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Whatever your feeling about musical theatre, Wicked is intoxicating—a spectacular show that avoids spectacle. 'It is a gigantic and technically complex production,' says Michael McCabe, executive producer of the UK/international tour. 'The visuals are breathtaking – the set design is inspired by the inner workings of a clock and all of the costumes are couture masterpieces. Combined with the stunning lighting and special effects, the entire fantasy world of Oz is conjured up for audiences.' The clock theme runs deep; the show’s pace ranges from fast to blistering, and the ensembles’ split-second reaction time is staggering. This all makes a three-hour(!) show seem half the length.
Wicked is a loose prequel to The Wizard of Oz, told in flashback by Glinda (Carly Anderson), good witch of the north, who explains her unlikely friendship with Elphaba (Jodie Steele), the wicked witch of the west, recently decesased. The backstories of the witches, as well as the Tin Man, the Scarecrow, the Cowardly Lion, will bring a smile to fans of the movie. However, spectacular waters run deep; Wicked has some timely messages about humanity and society. For example, Elphaba’s wheelchair-bound sister Nessarose (Emily Shaw, East) inherits the governorship of Muchkin land from her father and oppresses her diminutive subjects so her lover will not leave her. The phenomenally talented Elphaba faces terrible discrimination, even from her father (Dean Read), because of her green skin, and is labeled wicked when she stands up against Oz’s evil regime. This Wizard (Steven Pinder) is no harmless buffoon; he has been silencing the previously equal animal population with new technology – 'the cage' makes them lose their power to speak.
'Wicked is about friendship and about being true to yourself, and this has resonated with audiences of all ages,' says McCabe. 'The themes at the heart of the story are for everyone (male and female and all ages), and resonate with anyone who struggles with their identity or has ever felt like an outsider,' he continues. 'Elphaba is a remarkable character and a role model for all.'
The music is as loud as the pace is quick, which means you barely digest one song before racing on to the next. This is a shame, because while clever lines abound, there are few songs you’ll remember the next day, or even in the taxi home. 'I’m Not That Girl' is thoughtful and touching, and the showstopper 'What Is This Feeling' is not only catchy but beautifully constructed as a duet/ensemble piece (the answer, by the way, is 'loathing'), but the others serve narrative functions. Another drawback to loud, rock-type music is that only certain singers can be heard above the fray. Gone are the rich, chocolatey tones that were once a musical theatre standard; if Wicked is the trend, expect future voices to be high, powerful, and thin. The stunning tones of Anderson, Steele, and Shaw were cut from the same vocal cloth, and Time Out at least would have failed a voice lineup. But performances were strong: even though Anderson was channelling Elle Woods in Legally Blonde, her humanity was always present. Shaw looked appropriately pathetic, in the original sense of the word, and Steele has a great range and real gift for comedy. Handsome Fiyero (Bradley Jaden) made a better prince than he did a scarecrow, but his scenes with the two women, particularly love interest Elphaba, were touching and utterly believable. And this time, [SPOILER ALERT] the 'ugly' —and morally and intellectually superior—girl gets the guy.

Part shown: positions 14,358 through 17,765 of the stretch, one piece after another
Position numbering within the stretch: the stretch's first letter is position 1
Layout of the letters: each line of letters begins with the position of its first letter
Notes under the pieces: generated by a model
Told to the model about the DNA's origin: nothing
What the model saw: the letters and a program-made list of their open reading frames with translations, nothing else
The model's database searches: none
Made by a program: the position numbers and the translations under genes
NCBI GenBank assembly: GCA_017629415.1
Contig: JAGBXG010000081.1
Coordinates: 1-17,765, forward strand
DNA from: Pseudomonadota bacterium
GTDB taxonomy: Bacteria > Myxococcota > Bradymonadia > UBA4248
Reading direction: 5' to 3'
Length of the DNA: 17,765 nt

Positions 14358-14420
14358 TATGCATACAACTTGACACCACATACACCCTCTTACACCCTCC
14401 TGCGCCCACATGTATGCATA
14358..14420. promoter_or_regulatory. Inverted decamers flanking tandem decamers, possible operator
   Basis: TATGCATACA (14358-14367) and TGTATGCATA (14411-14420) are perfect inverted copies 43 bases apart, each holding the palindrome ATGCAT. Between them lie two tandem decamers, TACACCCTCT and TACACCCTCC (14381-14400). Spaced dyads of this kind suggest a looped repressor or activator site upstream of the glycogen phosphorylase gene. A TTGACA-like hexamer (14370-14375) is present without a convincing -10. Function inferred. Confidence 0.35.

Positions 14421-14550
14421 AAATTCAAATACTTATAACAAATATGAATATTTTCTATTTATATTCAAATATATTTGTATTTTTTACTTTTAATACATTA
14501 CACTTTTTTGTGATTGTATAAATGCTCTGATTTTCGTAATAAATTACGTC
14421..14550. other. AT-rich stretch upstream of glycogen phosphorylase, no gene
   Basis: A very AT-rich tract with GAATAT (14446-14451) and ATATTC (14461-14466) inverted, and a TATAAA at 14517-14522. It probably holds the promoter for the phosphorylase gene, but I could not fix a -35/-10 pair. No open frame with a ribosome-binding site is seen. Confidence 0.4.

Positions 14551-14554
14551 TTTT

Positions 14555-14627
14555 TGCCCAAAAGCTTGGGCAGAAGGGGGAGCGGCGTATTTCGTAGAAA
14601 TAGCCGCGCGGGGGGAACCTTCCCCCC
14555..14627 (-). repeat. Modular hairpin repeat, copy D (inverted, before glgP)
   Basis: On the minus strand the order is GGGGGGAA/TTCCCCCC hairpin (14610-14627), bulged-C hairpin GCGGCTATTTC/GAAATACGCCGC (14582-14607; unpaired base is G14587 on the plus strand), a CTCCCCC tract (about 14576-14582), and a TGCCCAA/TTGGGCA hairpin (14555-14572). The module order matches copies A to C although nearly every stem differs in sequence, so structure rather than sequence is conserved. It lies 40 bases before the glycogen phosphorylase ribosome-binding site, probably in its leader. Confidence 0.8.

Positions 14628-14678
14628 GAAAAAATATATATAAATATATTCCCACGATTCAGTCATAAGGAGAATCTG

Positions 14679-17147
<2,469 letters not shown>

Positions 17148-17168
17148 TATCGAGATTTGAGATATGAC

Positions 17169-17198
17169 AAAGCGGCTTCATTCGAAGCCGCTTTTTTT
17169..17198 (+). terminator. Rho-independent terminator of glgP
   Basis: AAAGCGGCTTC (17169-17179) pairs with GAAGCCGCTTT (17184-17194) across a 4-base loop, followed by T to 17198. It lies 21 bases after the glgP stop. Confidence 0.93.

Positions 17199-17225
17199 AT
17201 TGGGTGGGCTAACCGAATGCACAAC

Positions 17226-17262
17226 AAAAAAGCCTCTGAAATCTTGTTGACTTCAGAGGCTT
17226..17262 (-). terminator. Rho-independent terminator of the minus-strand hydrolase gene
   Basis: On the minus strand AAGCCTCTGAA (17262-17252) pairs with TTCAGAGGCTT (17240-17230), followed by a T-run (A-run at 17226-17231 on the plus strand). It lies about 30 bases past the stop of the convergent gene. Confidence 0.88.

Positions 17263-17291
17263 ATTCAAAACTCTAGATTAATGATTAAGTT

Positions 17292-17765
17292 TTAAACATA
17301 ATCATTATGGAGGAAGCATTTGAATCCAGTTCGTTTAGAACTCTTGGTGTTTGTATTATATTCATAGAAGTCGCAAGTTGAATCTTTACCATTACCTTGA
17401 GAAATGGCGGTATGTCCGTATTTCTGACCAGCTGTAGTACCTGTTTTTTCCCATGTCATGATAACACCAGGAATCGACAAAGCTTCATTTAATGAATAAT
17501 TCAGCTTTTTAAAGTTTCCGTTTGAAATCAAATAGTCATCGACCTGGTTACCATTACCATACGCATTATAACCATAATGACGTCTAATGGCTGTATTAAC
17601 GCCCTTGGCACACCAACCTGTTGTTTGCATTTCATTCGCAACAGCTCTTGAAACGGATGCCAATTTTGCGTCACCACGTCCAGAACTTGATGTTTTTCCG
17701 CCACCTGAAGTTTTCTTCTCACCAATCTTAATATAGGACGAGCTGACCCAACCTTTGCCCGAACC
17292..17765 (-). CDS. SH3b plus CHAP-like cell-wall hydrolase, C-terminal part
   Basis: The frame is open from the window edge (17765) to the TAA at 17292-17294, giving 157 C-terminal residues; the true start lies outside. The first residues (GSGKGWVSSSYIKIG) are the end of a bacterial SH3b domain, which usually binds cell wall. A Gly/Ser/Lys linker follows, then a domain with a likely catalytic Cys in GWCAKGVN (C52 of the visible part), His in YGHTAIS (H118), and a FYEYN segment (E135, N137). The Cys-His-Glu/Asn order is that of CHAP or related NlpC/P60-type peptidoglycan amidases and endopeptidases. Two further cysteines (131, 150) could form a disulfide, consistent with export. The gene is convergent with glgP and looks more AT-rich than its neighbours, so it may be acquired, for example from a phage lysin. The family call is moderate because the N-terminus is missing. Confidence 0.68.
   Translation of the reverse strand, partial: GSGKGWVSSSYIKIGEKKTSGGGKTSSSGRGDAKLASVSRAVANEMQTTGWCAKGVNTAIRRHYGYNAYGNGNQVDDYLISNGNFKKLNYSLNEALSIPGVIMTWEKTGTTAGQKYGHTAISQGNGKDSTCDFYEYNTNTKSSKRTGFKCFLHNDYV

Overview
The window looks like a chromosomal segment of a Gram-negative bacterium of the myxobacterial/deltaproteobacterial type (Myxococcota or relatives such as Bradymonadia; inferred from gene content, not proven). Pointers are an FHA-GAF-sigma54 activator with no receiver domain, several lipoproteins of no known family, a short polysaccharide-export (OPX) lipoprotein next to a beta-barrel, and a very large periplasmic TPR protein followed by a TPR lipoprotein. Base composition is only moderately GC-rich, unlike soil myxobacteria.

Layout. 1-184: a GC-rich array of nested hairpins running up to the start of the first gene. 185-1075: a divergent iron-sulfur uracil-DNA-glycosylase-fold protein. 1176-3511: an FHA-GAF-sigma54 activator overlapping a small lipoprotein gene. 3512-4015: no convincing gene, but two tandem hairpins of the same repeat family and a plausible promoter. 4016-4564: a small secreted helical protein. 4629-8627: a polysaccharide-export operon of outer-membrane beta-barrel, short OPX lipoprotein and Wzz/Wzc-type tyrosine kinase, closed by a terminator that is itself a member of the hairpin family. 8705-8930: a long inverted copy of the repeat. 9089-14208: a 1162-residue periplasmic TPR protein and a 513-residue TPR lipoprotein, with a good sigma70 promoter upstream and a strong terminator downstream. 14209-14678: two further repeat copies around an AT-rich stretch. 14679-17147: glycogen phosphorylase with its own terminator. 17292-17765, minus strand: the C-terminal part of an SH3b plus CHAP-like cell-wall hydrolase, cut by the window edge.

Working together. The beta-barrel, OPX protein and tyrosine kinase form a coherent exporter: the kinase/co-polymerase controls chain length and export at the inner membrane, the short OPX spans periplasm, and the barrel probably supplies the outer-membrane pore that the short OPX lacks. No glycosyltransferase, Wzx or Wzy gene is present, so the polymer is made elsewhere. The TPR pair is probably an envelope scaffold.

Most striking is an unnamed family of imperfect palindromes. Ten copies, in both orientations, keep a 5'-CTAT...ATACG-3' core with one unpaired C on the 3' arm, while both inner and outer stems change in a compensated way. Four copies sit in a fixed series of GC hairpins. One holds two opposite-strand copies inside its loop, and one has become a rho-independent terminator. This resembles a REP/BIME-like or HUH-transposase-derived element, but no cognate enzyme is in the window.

But the most important theme is friendship – two women go from mutual dislike and prejudice to compassion and understanding; from unequivocal support to competing over the same man; to having opposing views over the same regime to finally understanding that each has changed the other one for the better ('For Good'). If you’re looking for a big, bold, beautiful show that simultaneously teaches the value of friendship and the dangers of fascism, Wicked is your ticket.
By Nancy Pellegrini